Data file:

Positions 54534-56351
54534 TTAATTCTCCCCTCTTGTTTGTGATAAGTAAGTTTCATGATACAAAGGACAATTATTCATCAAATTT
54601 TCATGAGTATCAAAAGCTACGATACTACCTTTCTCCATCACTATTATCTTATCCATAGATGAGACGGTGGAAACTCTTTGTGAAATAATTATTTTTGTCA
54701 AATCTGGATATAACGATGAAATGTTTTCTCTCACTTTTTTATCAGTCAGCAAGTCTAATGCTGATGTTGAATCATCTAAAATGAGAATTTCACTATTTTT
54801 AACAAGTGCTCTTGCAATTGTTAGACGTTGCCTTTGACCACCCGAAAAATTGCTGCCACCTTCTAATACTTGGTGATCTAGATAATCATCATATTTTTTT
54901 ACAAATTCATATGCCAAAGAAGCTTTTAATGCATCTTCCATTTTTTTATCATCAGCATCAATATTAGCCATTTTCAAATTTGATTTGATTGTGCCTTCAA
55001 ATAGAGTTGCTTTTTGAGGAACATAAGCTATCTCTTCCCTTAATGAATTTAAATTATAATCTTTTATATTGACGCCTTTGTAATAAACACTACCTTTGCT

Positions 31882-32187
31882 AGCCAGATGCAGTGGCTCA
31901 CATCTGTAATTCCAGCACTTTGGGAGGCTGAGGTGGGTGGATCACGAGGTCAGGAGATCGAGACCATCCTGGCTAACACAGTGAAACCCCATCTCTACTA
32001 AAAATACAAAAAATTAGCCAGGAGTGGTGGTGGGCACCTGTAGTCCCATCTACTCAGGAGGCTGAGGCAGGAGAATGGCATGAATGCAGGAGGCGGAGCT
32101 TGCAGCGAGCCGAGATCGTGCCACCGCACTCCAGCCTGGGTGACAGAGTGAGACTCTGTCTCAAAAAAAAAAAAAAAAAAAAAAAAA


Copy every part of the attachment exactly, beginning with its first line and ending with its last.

Positions 54534-56351
54534 TTAATTCTCCCCTCTTGTTTGTGATAAGTAAGTTTCATGATACAAAGGACAATTATTCATCAAATTT
54601 TCATGAGTATCAAAAGCTACGATACTACCTTTCTCCATCACTATTATCTTATCCATAGATGAGACGGTGGAAACTCTTTGTGAAATAATTATTTTTGTCA
54701 AATCTGGATATAACGATGAAATGTTTTCTCTCACTTTTTTATCAGTCAGCAAGTCTAATGCTGATGTTGAATCATCTAAAATGAGAATTTCACTATTTTT
54801 AACAAGTGCTCTTGCAATTGTTAGACGTTGCCTTTGACCACCCGAAAAATTGCTGCCACCTTCTAATACTTGGTGATCTAGATAATCATCATATTTTTTT
54901 ACAAATTCATATGCCAAAGAAGCTTTTAATGCATCTTCCATTTTTTTATCATCAGCATCAATATTAGCCATTTTCAAATTTGATTTGATTGTGCCTTCAA
55001 ATAGAGTTGCTTTTTGAGGAACATAAGCTATCTCTTCCCTTAATGAATTTAAATTATAATCTTTTATATTGACGCCTTTGTAATAAACACTACCTTTGCT

Positions 31882-32187
31882 AGCCAGATGCAGTGGCTCA
31901 CATCTGTAATTCCAGCACTTTGGGAGGCTGAGGTGGGTGGATCACGAGGTCAGGAGATCGAGACCATCCTGGCTAACACAGTGAAACCCCATCTCTACTA
32001 AAAATACAAAAAATTAGCCAGGAGTGGTGGTGGGCACCTGTAGTCCCATCTACTCAGGAGGCTGAGGCAGGAGAATGGCATGAATGCAGGAGGCGGAGCT
32101 TGCAGCGAGCCGAGATCGTGCCACCGCACTCCAGCCTGGGTGACAGAGTGAGACTCTGTCTCAAAAAAAAAAAAAAAAAAAAAAAAA